Eight years after the tragedy of 9/11, I am reposting my introduction to “A Just Response,” a collection of The Nation‘s writings on terrorism, democracy, 9/11 and its aftermath.
As we extricate ourselves from Iraq, and escalate in Afghanistan, it is time to think hard about lessons learned — and not learned. Why do we have a bloated war budget which could be redeployed, wisely, to fund the rebuilding of our economy and society? Why do we continue to use conventional — and now counterinsurgency — warfighting when the lessons of history tell us terrorism is a tactic best combated through common-sense counterterrorism measures, including policing, intelligence, and tough diplomacy. How is is that after some extraordinary media reporting, and brilliant work by CCR and the ACLU, we still debate terrorism’s “efficacy”? How do we reclaim our moral compass after years of militarization and degraded discourse? How do too many in our political class justify spending trillions on war, yet balk at spending $900 billion, over ten years, on reforming a dysfunctional healthcare system?
These, and other questions, have and will inform The Nation‘s reporting, analysis and work. After all, as our esteemed editorial board member Eric Foner writes below, “In times of crisis, the most patriotic act of all is the unyielding defense of civil liberties, the right to dissent.”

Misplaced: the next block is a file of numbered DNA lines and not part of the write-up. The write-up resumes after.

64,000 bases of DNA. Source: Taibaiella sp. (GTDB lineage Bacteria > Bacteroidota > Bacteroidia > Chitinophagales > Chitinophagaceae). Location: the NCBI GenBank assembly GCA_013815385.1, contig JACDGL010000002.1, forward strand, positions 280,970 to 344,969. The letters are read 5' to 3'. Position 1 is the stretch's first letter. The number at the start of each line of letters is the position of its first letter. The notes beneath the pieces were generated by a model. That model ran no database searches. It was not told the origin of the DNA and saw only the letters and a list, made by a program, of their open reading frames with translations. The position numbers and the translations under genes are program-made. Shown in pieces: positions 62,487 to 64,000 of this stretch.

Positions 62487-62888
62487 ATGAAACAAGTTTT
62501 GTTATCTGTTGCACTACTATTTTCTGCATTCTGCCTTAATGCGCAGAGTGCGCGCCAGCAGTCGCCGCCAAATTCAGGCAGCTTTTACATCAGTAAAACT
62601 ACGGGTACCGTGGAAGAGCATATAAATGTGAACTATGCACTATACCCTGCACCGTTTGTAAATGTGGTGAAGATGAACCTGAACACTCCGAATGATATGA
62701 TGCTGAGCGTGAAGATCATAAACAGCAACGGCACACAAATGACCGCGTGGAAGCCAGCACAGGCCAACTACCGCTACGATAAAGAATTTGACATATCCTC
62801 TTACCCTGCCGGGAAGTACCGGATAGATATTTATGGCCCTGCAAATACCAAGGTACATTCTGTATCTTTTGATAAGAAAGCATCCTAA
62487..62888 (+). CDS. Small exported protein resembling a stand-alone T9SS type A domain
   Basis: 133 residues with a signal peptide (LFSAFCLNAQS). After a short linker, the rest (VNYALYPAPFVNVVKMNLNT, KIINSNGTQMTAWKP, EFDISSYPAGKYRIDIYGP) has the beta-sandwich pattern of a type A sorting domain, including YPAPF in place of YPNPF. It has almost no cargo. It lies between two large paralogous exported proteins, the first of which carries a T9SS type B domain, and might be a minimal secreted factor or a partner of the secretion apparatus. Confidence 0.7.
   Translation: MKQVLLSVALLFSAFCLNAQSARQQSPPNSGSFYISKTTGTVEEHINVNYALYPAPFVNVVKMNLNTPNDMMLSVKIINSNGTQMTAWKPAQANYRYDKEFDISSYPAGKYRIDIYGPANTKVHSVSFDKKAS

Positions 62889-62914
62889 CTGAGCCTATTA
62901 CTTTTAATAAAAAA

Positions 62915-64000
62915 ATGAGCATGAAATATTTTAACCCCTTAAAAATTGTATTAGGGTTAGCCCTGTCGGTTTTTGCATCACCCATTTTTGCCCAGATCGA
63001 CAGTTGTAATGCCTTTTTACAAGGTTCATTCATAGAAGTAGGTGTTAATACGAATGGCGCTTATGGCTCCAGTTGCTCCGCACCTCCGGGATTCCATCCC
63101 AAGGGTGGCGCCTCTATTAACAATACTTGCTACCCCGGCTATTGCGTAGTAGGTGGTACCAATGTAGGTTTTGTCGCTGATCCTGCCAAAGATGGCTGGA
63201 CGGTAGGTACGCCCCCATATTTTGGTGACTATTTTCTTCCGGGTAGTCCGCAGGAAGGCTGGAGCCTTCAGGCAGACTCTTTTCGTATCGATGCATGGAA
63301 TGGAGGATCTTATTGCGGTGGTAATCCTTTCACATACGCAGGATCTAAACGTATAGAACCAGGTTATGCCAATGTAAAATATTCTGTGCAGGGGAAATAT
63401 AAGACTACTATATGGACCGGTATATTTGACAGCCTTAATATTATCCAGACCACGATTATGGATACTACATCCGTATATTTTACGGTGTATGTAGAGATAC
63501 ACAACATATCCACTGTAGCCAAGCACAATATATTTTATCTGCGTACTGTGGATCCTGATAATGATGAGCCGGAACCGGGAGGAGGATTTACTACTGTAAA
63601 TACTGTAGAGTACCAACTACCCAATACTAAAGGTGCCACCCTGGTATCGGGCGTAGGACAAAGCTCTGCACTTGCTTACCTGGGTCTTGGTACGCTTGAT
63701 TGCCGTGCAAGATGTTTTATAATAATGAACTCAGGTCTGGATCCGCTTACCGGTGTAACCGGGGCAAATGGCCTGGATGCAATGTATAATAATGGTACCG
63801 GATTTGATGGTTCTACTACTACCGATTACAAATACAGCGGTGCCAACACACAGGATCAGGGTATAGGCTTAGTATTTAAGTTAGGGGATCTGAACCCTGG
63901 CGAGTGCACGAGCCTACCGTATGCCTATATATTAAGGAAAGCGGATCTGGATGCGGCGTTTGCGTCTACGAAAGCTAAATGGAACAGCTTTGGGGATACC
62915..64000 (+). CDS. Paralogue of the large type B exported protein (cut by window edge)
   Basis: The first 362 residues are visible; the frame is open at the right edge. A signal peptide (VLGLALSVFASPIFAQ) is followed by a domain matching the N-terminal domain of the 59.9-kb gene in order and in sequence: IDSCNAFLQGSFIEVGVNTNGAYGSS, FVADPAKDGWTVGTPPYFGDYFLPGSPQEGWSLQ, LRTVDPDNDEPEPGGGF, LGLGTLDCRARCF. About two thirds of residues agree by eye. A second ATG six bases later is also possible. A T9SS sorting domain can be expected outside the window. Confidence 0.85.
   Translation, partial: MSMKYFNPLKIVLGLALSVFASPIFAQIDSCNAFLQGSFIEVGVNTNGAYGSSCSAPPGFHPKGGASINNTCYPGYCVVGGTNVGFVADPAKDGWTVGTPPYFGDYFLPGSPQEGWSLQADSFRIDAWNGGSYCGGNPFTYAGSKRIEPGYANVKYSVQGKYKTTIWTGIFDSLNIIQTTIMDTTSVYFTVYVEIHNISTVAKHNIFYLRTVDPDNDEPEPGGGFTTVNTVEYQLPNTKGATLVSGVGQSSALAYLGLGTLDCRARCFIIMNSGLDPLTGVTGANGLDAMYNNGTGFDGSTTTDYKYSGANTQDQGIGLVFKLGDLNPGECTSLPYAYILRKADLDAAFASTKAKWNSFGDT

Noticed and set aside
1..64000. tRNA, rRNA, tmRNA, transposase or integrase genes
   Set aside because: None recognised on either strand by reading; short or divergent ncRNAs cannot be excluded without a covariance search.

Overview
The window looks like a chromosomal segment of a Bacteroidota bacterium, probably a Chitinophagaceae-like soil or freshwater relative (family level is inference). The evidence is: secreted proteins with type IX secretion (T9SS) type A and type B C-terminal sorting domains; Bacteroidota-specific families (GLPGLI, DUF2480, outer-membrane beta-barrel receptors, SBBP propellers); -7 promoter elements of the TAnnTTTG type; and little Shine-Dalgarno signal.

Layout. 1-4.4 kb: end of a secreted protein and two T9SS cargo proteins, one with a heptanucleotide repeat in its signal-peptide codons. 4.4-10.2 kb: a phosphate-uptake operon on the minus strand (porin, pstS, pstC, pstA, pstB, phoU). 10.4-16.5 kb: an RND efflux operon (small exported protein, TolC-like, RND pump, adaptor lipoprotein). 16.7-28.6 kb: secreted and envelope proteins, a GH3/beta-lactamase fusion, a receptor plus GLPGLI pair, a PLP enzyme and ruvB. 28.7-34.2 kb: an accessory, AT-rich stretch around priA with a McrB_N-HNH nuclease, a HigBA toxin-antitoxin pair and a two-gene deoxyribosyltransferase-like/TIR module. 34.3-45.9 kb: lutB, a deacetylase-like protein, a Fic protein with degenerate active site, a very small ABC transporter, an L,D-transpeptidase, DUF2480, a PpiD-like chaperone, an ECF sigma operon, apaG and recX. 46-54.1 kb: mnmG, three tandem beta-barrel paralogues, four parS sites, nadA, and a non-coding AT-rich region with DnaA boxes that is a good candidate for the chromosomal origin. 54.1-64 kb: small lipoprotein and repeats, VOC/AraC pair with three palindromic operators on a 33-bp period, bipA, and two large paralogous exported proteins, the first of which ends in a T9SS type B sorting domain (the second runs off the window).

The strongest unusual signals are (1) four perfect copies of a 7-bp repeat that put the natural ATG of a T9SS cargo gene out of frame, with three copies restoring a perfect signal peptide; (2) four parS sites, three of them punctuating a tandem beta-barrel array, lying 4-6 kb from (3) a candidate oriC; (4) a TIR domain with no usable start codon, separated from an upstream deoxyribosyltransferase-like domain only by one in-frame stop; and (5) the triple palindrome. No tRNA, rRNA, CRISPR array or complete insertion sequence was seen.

“A Just Response” by Katrina vanden Heuvel
“On Tuesday morning, a piece was torn out of our world. A patch of blue sky that should not have been there opened up in the New York skyline…. the heavens were raining human beings. Our city was changed forever. Our country was changed forever. Our world was changed forever.” So wrote Jonathan Schell in the first issue of The Nation following September 11, 2001.
At The Nation‘s office, in the aftermath of the attacks on the World Trade Center towers, like everyone else in America we watched television — horrified, saddened, angry. People wept, and at the same time took notes and got on the phones. For we had an issue closing the next day. We quickly learned that our communications links to the outer world were severed — our phone lines had run under World Trade Center 7. So, in those first days, we had no incoming calls and the office computer links to the Internet were down. The facts were sketchy and causes of the attack shrouded in a pall of uncertainty thick as the smog rising from the demolished World Trade Center.